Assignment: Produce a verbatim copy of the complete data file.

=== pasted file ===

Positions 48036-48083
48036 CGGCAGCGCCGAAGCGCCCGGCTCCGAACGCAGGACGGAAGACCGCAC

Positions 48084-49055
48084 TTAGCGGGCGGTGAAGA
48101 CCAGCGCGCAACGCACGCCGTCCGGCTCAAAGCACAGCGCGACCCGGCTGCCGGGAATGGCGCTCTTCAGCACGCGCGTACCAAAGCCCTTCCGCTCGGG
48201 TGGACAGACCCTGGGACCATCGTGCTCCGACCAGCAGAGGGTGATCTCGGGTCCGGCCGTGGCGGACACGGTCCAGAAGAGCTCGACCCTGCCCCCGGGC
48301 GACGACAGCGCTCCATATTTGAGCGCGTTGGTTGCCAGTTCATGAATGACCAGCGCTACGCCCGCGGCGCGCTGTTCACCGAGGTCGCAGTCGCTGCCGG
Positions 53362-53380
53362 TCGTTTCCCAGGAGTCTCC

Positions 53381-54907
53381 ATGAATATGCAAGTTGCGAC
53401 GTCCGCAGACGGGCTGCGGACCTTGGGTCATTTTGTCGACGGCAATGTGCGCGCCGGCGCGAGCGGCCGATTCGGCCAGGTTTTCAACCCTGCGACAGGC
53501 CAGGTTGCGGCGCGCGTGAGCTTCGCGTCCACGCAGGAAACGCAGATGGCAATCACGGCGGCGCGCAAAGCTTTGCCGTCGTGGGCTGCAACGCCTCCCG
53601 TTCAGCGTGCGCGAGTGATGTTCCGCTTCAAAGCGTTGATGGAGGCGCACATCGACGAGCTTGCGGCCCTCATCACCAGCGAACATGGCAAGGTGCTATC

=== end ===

Positions 48036-48083
48036 CGGCAGCGCCGAAGCGCCCGGCTCCGAACGCAGGACGGAAGACCGCAC

Positions 48084-49055
48084 TTAGCGGGCGGTGAAGA
48101 CCAGCGCGCAACGCACGCCGTCCGGCTCAAAGCACAGCGCGACCCGGCTGCCGGGAATGGCGCTCTTCAGCACGCGCGTACCAAAGCCCTTCCGCTCGGG
48201 TGGACAGACCCTGGGACCATCGTGCTCCGACCAGCAGAGGGTGATCTCGGGTCCGGCCGTGGCGGACACGGTCCAGAAGAGCTCGACCCTGCCCCCGGGC
48301 GACGACAGCGCTCCATATTTGAGCGCGTTGGTTGCCAGTTCATGAATGACCAGCGCTACGCCCGCGGCGCGCTGTTCACCGAGGTCGCAGTCGCTGCCGG
Positions 53362-53380
53362 TCGTTTCCCAGGAGTCTCC

Positions 53381-54907
53381 ATGAATATGCAAGTTGCGAC
53401 GTCCGCAGACGGGCTGCGGACCTTGGGTCATTTTGTCGACGGCAATGTGCGCGCCGGCGCGAGCGGCCGATTCGGCCAGGTTTTCAACCCTGCGACAGGC
53501 CAGGTTGCGGCGCGCGTGAGCTTCGCGTCCACGCAGGAAACGCAGATGGCAATCACGGCGGCGCGCAAAGCTTTGCCGTCGTGGGCTGCAACGCCTCCCG
53601 TTCAGCGTGCGCGAGTGATGTTCCGCTTCAAAGCGTTGATGGAGGCGCACATCGACGAGCTTGCGGCCCTCATCACCAGCGAACATGGCAAGGTGCTATC